The majority of the scholars say that prostrations for the “‘ayyat of sajdah” are sunnah for the one who recites the ‘ayyah and for the one who hears it. This is based on what al-Bukhari recorded from ‘Umar who recited an-Nahl upon the minbar one Friday, until he came to the “‘ayyah of sajdah,” and he descended from the pulpit and prostrated along with the people. On the next Friday, he recited the same and when he came to the ‘ayyah of sajdah, he said: “O people, we have not been ordered to prostrate. Whoever does so has acted correctly, while, there is no sin upon one who does not do so.” In another narration it is stated: “Allah has not forced upon us the sajdah but if one wishes to do so (he may make a prostration.)”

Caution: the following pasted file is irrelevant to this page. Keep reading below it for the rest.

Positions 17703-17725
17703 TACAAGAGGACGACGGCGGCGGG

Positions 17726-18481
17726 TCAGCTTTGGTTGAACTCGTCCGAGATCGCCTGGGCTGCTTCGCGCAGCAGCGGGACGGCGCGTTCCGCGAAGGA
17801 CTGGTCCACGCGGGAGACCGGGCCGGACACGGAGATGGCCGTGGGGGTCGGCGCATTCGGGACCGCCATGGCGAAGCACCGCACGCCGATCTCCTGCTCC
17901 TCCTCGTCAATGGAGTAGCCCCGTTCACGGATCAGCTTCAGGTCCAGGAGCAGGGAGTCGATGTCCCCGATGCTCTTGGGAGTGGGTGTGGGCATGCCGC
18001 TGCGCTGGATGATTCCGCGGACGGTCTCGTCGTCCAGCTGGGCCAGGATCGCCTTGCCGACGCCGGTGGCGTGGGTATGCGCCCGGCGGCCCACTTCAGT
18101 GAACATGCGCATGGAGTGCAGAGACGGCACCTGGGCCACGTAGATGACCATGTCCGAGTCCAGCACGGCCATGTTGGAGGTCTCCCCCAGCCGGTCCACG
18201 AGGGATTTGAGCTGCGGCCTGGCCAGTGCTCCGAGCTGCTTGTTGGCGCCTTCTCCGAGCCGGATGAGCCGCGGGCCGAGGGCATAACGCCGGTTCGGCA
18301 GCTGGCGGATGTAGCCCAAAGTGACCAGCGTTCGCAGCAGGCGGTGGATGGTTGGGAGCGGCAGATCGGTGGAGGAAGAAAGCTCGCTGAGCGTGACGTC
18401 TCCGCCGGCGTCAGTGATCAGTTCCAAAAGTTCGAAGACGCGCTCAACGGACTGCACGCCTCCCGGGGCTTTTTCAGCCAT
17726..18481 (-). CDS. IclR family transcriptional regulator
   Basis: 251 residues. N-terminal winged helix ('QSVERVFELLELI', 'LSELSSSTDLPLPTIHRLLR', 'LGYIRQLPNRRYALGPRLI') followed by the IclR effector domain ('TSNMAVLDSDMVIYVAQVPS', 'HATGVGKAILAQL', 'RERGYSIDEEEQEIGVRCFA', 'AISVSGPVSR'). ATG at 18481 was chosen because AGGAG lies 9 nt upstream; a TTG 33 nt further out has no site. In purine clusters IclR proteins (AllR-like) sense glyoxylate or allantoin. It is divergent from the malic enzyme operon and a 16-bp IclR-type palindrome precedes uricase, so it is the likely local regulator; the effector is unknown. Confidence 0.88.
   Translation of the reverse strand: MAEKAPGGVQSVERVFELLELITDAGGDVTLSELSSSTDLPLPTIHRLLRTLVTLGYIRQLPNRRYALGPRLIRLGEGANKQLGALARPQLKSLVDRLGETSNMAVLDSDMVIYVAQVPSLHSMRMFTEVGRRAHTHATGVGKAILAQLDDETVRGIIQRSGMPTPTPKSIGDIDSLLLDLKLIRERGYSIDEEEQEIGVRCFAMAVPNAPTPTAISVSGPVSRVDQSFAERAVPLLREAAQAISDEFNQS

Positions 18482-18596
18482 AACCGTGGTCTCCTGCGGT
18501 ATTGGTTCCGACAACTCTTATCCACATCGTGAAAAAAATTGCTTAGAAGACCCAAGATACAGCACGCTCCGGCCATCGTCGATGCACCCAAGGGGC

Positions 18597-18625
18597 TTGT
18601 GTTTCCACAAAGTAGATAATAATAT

In addition, the group, except for Ibn Majah, records that Zaid ibn Thabit said: “I recited an-Najm to the Prophet sallallahu alehi wasallam and he did not prostrate during it.” Ad-Daraqutni records it and observes: “None of us prostrated during it.”
Ibn Hajar al-Asqallani says that the strongest opinion is that he left it to show that it is permissible not to do it. Shaf’i holds a similar view. This opinion is supported by what is recorded by al-Bazzar and adDaraqutni from Abu Hurairah who says: “The Prophet sallallahu alehi wasallam recited an-Najm and prostrated and we prostrated with him.” (In Fath al-Bari, Ibn Hajar holds that its narrators are trustworthy.) Ibn Mas’ud moreover reported that the Prophet sallallahu alehi wasallam recited anNajm and prostrated, and all of the people with him prostrated, save one old man from the Quraish who simply lifted some pebbles or dirt to his forehead and said: “That is sufficient for me.” Ibn Mas’ud said: “After [some time] I found that he was killed while still an unbeliever.” This is recorded by al-Bukhari and Muslim.